August 13, 2013

Downton Abbey First Look at Season 4

Downton Abbey Season 4 Episode 1  Reviews

lots of praise from the advanced press screenings

 It was Downton Abbey media day in the UK for series 4. 
We were delighted with all the coverage, news and photos revealed.
One of our most favorite things are the reviews and reactions from the media to the screening of the entire first episode in series 4. The reviews are amazing in the details some of them give so be sure to read the full review if you want to know, that is.

Here are a few we noticed in particular.

ITV/Nick Briggs/Carnival
When the widow Lady Mary examines the prospects for her younger sister's latest suitor, in the opening episode of Downton Abbey's fourth series, she sighs: "He's not bad looking and he's still alive, which puts him two steps ahead of most men of our generation."

Read more in The Independent
Many critics had warned that writer Julian Fellowes should quit while Downton Abbey was at its peak. Was he wrong to ignore them?

The answer is plain in the first seconds of the opening, 90-minute episode, scheduled for broadcast next month. We see the stately home in darkness, on a moonless night. Its towers and turrets are shrouded in heavy gloom. Only at one window is a light glimmering. It’s a perfectly composed, cinematic shot, declaring all of Lord Fellowes’ intentions from the outset — this series of Downton is about the light in the darkness, the ray of hope when everything seems lost.
For a programme that reinvented the old-fashioned concept of Upstairs Downstairs, with light stories woven into the main plot lines and plenty of humour to keep audiences smiling, that’s a bold ambition.

But it’s one that this cast is more than equal to achieving. Michelle Dockery as the widowed Lady Mary, mother of a baby just six months old, is heart-rending as her emotions struggle to break through her cold, repressive wall of reserve.

It seems to hurt her even to breathe: she is, she admits, living in the world of the dead.

Read more at the Daily Mail.

Downton Abbey will break from tradition when the new series opens later this year.
Not for series four the Labrador's bottom in the opening credits. This time we begin with the midnight flit of one of the main characters. The servants are seen scurrying to and fro, gossiping about the sudden departure as the kitchen buzzes to the sound of a new-fangled electric food mixer: the unstoppable force of progress making itself felt despite the Crawley family's continuing troubles.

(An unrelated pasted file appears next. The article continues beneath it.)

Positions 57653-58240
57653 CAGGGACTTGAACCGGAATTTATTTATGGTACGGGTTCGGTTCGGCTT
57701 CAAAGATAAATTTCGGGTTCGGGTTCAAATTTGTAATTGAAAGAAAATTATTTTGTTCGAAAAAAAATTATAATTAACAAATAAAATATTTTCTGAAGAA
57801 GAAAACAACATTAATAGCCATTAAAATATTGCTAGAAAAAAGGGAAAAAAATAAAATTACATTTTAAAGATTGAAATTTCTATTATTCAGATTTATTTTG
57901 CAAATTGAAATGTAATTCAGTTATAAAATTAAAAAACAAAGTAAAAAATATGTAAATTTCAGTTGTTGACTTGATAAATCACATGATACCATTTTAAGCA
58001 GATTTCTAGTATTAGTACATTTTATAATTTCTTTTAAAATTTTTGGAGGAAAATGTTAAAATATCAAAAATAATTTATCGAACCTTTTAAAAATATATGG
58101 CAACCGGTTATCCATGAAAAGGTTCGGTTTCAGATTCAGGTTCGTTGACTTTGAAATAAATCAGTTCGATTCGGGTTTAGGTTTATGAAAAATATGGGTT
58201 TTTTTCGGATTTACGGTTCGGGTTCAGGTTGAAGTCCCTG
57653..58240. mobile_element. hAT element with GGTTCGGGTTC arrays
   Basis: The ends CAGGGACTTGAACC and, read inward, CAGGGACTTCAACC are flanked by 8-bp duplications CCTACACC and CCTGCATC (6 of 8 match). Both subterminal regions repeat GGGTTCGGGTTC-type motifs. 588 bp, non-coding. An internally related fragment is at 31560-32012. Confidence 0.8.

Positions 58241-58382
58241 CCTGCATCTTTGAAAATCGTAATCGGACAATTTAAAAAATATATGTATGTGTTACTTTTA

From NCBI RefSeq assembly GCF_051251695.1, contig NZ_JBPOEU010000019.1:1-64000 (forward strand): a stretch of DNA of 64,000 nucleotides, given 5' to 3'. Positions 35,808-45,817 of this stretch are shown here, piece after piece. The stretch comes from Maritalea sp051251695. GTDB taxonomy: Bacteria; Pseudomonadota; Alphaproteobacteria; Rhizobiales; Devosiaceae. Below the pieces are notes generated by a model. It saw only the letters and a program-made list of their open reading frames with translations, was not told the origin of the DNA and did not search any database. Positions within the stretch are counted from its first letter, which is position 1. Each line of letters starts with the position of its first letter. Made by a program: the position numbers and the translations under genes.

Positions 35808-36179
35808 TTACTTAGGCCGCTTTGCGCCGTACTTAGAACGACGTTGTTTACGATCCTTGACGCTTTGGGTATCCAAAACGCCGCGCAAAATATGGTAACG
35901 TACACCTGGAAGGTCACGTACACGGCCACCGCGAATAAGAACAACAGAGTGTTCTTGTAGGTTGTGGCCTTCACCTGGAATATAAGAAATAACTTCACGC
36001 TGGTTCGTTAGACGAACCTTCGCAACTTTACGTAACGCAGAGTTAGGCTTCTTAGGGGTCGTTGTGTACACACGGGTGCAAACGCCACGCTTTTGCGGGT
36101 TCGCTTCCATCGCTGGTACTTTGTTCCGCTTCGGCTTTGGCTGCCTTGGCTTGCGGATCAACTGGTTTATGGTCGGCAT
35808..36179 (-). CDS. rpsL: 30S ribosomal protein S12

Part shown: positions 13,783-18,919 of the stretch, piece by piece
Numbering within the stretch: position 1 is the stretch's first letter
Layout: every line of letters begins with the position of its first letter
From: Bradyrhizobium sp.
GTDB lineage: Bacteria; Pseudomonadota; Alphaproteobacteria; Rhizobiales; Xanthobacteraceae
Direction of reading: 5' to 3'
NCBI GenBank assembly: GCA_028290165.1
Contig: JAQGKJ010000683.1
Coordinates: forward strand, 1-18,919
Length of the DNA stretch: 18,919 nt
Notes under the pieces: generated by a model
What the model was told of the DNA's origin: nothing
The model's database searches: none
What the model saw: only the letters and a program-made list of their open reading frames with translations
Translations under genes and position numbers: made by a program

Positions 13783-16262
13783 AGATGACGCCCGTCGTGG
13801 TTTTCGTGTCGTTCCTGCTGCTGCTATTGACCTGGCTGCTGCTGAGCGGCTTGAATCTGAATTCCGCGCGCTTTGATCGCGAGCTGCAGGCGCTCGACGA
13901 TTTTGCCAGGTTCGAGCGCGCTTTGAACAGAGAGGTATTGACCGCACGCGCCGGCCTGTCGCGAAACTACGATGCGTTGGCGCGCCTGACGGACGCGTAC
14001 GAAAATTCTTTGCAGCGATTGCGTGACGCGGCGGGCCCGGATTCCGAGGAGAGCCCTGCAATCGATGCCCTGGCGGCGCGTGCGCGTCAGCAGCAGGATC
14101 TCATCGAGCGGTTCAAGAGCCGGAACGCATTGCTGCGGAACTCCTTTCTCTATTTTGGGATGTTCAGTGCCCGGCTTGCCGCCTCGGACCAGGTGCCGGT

It is 1922 and the family are still black-clad and mourning Downton's recently deceased heir, Matthew Crawley. We rejoin them six months after the car crash that killed off the heart-throb husband of Lady Mary (Michelle Dockery) during the show's Christmas day episode, which was watched by over seven million viewers. We know six months have passed because the dowager countess (Maggie Smith) is informed that a grave takes six months to settle before a headstone can be placed over it.
Exposition continues to play a large part in Julian Fellowes oddly anachronistic dialogue. At several points in the first episode characters explain that they "choose life", must "sort him out" or that they "had a hunch" about something. Nevertheless, the impeccable timing of Smith's verbal smackdowns continues to buoy proceedings with moment after moment of sublime comic satisfaction.
Read more at The Guardian.

Indeed, as a piece of TV craft, Downton Abbey really does seem to have turned the clock back: this new series much more closely – and welcomely – resembles that glorious first season, which made itself instantly the most popular TV drama in Britain back in 2010.
These are stories about a family, and stories about its servants. There is love both spoken and concealed; there are new allegiances, new rivalries upstairs and down, old scores to settle, the reappearance of an old flame. Even the dowager countess, still played to withering perfection by Dame Maggie Smith, has a surprising new cause to champion. The spice and intrigue comes from picking out the glorious detail of English country life in the early Twenties – not from the appearance of deformed foreign cousins, spines broken in the war, and miraculous medical recoveries.
Read more at The Telegraph 

What no hounds bum?? Maybe it's just the first episode?! Also, now we know what The Dowager & Mrs. Crawley were doing at the cemetery 6 months after Matthew's death, they were looking at his headstone.

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